Sunday, July 18, 2010

Garden 2010

As promised, here is a quick look at our garden here in NW Alberta, Canada. We`re at about 55 degrees Latitude, for reference. Our soil is decent for the most part, though there is a lot of clay so we have had to add a lot of organic matter.

The pictures were taken in late June, I`m just really late posting them. I will put up some updates soon as there have certainly been changes.

This little patch has always been one of the productive parts of our garden. We could put a lot more into it, but my parents have developed a pattern of spacing wide enough between each row that the rototiller can pass through. I do make little exceptions here and there, like the patch of garlic in the top right corner. It is double rowed and each pair of rows is only spaced about 18" apart, just wide enough to move for weeding and hilling.

The productive qualities of this patch mean it usually gets seeded with things we want to start eating as early as possible and grow 2 or 3 crops. Down at the bottom you can see some weeds left in a row that had contained radishes. By the time this picture was taken we had already consumed two rows of spinach as well as some of the Romaine lettuce which can be seen.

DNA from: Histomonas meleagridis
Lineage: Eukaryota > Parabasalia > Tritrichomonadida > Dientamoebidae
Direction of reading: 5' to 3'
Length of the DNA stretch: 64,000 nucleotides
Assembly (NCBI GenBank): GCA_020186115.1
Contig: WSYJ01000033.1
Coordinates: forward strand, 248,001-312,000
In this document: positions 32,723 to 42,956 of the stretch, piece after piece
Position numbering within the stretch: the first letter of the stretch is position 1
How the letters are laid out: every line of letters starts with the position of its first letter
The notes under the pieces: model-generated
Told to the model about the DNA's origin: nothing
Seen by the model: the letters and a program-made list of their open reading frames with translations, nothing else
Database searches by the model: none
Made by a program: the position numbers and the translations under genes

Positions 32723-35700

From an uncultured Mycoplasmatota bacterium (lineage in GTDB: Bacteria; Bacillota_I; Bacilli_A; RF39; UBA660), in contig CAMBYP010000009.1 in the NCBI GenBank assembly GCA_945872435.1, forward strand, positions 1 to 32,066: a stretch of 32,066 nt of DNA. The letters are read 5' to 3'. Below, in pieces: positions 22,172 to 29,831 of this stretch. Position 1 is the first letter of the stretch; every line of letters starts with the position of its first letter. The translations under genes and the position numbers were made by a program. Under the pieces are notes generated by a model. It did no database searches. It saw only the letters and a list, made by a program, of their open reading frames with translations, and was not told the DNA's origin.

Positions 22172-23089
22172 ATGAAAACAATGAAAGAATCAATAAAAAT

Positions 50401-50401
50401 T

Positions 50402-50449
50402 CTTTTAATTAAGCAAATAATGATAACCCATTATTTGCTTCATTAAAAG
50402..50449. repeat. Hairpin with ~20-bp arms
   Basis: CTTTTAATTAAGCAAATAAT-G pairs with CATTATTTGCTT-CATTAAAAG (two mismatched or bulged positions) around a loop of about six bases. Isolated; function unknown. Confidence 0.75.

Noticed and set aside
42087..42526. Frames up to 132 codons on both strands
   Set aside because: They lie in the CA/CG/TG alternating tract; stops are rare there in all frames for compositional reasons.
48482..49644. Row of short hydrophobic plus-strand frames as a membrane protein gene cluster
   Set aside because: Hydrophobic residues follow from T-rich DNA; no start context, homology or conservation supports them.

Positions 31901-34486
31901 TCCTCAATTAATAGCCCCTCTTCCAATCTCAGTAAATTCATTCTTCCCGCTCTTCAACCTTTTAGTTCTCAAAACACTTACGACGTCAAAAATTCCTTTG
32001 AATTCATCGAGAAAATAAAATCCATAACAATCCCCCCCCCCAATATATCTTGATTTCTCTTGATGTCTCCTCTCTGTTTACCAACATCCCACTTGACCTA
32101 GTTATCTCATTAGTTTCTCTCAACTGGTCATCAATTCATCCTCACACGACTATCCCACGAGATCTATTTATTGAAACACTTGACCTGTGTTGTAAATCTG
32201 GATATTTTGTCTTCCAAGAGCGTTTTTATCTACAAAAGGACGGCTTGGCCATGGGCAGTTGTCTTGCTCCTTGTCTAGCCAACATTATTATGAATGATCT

Garlic is a new addition to our garden. I decided to try growing it this year after reading on the Sugar Mountain Farm blog that garlic is an effective de-worming agent for pigs. Plus I am fond of roasted garlic/bell pepper seasoning so I want to try to make my own over the next couple of years.

This view shows most of the rest of the garden, looking north. The picture is taken from the other side of a small cabin that my Granny used to live in. The cabin basically turns the garden into an upside down Y. It does extend further behind where this picture was taken but the ground was wet from the sprinkler so I didn`t go as far back as I could have. There is basically a large patch of tomato sets, some cabbage sets and a couple more rows of radish. Probably something else that I cannot remember as well.

Speaking of the sprinkler, here it is in action. Here you can see our one long row of beets. Up top and to the left are some broccoli and more cabbage. To the right are two long rows of bush beans.

Here are the beans again, then one row of peas (now producing finally!). You can see a couple of volunteer sunflowers as this is where mom had two rows of sun flowers last year. One the other side of the peas are two rows of potatoes, the first ones we planted. They have been hilled well and I wish I had the time to bring more dirt to them to have buried the plants one more time. The soil here is probably the healthiest in the garden right now so I think we could have got a LOT of potatoes out of those two rows. As it is they should still do pretty well. We ought to be eating from them soon actually.

Next are a couple of rows of mom`s begonia bulbs from last year, but they didn`t winter very well and so they are not coming along terribly well either. I think they don`t like such a clay based soil. The picture shows another couple of rows of cucumbers from seed, then a couple of rows of zucchini and pumpkin, both of which are exploding now.